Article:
This unassuming cafe tries to keep everything healthy. And guess what? It takes nothing away from the taste, proving that you need not sacrifice taste for the sake of health.
first published in Fried Chillies, 30 June 2008
My jaw hit the table with a thud.
"Not a grain," says Mr. Dennis Ng, of Joy Café, a place he runs with his wife, Joyce. "People from far away as Subang, Damansara, KL, Shah Alam all travel here for the food." The passion isn't just in their cooking; it's also in its preparation and serving. Their big bowls aren't for the portions, or for show - it's to prevent the waiters' thumbs from dipping into the food. Nor do the cooks grab noodles with their bare hands - each serving-sized portion is wrapped in plastic, to be used only when needed. And they're organic noodles.
This was only my second time in Joy Café. During the first time I had their toast bread and chicken curry. They also have it served with kaya and butter which you have to spread it on yourself. I also had the orange white coffee; it was my first encounter with the fruity variant of my favourite brew. The taste had me begging for more. Another interesting flavour is the blackcurrant white coffee- a full-bodied concoction with a blackcurrent taste. The menu of the months-old café is packed with the usual fare kopitiam fare: nasi lemak, "special fried rice, laksa with the addition of their braised dishes and a few other items. They also have brewed Chinese tea, and at least one dessert for each day of the week: double-boiled lotus root, red bean, etc - all served in a green-painted environment that instills a Zen-like calm while you wait. You wouldn't need to go anywhere else for breakfast, lunch, tea, dinner and supper.
540, Jalan Riang 11,
58200 Kuala Lumpur
CLOSED FOR GOOD
58200 Kuala Lumpur
CLOSED FOR GOOD
I took another look at my half-eaten bowl of lamb brisket. Nice, tender chunks of lamb brisket (what else?), swimming in delicious brown gravy with a bevy of ginger and water chestnut slices. The gamey smell that gave it character was subtle enough not to offend. Such a flavourful dish - and no salt was involved? That's like hearing "no, there's no MSG in our kway teow soup".
Lamb brisket isn’t the only dish in this category – there’s also beef brisket, which can either be served with rice or noodles. I opted for the rice version. My brisket came in a separate bowl; on the plate, the mound of rice is dotted with black sesame seeds at the top, accompanied by a single fried egg (sunny side up) and some stir-fried lettuce.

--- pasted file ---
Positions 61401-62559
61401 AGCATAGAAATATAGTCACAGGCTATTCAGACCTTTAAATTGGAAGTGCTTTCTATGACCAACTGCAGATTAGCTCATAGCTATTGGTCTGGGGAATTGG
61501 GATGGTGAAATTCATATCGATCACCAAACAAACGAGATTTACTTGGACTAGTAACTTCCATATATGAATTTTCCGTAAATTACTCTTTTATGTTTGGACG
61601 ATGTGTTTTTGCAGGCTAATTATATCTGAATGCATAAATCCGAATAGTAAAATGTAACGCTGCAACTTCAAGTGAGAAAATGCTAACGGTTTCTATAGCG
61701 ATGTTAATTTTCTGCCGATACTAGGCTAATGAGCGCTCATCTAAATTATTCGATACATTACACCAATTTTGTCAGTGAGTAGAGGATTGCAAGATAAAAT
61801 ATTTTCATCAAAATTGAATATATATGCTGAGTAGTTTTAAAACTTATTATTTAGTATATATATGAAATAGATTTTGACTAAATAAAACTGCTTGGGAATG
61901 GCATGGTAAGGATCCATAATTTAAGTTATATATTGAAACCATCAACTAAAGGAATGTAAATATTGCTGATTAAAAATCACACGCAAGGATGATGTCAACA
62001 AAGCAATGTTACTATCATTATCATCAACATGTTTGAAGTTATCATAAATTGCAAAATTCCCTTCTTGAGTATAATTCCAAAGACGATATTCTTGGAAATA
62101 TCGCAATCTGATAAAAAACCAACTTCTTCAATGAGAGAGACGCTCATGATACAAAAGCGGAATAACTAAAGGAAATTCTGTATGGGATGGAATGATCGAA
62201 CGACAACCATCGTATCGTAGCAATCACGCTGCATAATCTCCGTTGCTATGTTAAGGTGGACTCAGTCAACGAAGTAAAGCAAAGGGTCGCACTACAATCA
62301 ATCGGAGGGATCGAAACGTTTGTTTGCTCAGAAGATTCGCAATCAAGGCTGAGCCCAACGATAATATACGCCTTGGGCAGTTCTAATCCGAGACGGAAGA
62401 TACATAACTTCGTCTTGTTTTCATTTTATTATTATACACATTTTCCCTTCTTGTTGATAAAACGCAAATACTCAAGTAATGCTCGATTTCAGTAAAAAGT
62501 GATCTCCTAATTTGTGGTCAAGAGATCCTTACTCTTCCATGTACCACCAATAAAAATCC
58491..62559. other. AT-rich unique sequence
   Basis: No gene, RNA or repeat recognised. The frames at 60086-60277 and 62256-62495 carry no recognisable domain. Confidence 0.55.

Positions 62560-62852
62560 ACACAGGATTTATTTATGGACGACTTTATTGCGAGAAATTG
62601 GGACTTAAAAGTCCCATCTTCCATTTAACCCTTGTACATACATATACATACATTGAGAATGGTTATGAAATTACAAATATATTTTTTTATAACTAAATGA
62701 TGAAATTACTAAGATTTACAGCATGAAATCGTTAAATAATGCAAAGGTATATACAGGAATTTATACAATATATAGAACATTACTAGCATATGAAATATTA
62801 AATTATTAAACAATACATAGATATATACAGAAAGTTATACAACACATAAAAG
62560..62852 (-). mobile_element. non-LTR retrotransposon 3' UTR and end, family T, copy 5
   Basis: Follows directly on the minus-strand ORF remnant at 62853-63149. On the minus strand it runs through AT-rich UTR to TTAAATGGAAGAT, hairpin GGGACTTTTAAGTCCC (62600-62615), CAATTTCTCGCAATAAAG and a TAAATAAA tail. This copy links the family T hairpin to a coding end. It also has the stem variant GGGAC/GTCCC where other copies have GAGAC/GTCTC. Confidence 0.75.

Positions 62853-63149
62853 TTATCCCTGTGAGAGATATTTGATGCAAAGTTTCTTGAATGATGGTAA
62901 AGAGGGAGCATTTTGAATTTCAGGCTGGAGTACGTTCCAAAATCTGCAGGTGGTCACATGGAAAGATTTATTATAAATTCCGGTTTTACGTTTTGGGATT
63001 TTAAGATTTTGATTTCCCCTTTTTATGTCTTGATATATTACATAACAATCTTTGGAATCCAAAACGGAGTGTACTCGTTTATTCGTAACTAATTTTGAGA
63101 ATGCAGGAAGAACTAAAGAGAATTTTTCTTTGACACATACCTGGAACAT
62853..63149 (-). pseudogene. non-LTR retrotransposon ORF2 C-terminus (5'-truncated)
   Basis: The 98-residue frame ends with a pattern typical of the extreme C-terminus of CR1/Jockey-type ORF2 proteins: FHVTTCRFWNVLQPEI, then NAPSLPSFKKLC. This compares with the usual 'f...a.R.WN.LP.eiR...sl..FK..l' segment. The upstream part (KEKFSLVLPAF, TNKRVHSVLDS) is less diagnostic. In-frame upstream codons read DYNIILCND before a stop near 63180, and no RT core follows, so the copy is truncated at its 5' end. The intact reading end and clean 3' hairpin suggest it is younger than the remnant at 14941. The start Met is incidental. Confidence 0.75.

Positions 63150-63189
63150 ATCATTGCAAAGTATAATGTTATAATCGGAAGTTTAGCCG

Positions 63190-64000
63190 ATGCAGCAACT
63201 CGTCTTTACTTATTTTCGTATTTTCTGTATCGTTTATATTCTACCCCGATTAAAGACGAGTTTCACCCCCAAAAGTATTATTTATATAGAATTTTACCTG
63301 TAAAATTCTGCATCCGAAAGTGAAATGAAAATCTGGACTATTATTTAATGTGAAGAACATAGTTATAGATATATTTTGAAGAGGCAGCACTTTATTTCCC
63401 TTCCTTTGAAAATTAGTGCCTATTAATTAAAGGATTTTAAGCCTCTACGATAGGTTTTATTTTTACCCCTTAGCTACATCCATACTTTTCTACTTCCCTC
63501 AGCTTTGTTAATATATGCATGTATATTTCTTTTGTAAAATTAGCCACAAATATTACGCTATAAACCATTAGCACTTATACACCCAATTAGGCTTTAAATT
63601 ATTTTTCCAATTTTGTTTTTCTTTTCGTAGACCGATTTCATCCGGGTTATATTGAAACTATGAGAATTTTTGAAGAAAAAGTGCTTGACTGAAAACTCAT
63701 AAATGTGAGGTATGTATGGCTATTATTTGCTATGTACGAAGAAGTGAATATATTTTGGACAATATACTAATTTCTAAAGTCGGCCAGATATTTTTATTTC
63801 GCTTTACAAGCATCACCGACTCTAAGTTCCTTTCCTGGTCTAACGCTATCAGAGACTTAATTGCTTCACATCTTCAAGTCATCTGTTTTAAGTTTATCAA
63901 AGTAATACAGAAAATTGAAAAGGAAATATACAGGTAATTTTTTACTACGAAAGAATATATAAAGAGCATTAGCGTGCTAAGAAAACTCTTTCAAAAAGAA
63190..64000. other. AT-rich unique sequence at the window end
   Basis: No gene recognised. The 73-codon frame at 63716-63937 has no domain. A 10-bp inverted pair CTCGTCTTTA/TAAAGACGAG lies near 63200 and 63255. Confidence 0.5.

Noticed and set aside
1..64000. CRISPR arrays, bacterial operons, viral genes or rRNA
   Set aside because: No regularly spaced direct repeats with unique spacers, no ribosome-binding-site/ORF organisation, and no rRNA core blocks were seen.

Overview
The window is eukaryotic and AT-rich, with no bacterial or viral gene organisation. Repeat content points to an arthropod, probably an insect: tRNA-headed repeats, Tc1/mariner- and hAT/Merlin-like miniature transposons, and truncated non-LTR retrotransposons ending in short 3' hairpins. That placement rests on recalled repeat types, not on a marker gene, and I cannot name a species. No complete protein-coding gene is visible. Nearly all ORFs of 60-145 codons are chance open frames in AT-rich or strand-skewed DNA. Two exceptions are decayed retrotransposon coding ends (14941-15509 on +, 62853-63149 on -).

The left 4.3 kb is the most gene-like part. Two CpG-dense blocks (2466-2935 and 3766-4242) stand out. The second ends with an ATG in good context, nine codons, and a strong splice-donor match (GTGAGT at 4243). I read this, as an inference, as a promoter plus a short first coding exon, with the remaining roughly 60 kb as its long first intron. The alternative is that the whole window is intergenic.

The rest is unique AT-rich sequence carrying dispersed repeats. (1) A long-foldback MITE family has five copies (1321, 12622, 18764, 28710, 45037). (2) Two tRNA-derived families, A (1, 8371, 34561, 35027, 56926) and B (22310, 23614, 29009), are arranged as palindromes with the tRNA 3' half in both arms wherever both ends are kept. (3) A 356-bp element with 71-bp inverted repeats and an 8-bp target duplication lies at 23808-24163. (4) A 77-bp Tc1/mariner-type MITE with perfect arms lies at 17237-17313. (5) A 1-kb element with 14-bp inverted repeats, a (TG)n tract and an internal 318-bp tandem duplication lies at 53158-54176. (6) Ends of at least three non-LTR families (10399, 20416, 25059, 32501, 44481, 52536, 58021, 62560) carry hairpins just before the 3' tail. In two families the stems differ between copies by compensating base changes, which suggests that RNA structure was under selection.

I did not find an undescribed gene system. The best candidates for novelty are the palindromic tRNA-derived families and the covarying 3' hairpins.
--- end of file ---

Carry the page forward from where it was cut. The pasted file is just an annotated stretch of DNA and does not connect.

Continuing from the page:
My makan buddy for the day meanwhile, found her fried rice intriguing. It looked absolutely packed with goodness: finely sliced spring onions, long beans, fried egg, bits of minced pork and preserved radish which brightened up an otherwise mundane dish. And not a single ear of corn, green pea or diced carrot anywhere. Again, Mr Ng satisfied our curiosity. "The fried rice is made from freshly-cooked rice," he explained. "Overnight rice is not fragrant enough. The pork is braised for three hours in a stock made from over a dozen different herbs and spices, before it's minced and added to the rice during cooking." And yes, no additional salt is used in their braised dishes.
We looked at each other and shrugged. Isn't it the nature of proprietors to sing praises of their own food? Still, I'd rather let my food do the talking. I took a bite of a lamb brisket. It talked, alright - like Barack Obama. With the water-chestnut pieces, the meat and gravy was a hearty dish that went great with rice or noodles. My friend’s fried rice was also telling her things as well, something to the tune of "Yes, we can! Yes, we can!" She gave me some. Not only was it flavourful, there was also texture. A welcome departure from the boring old frozen peas-carrots-corn variety.
"So how was it?" I asked her, actually doubting my tastebuds. Hailing from Ipoh, another great food capital, she would know better.
"Very good," she said, emphasising each word for effect.
Our vote was unanimous. Joy Café is a shoo-in - and we barely even scratched the surface.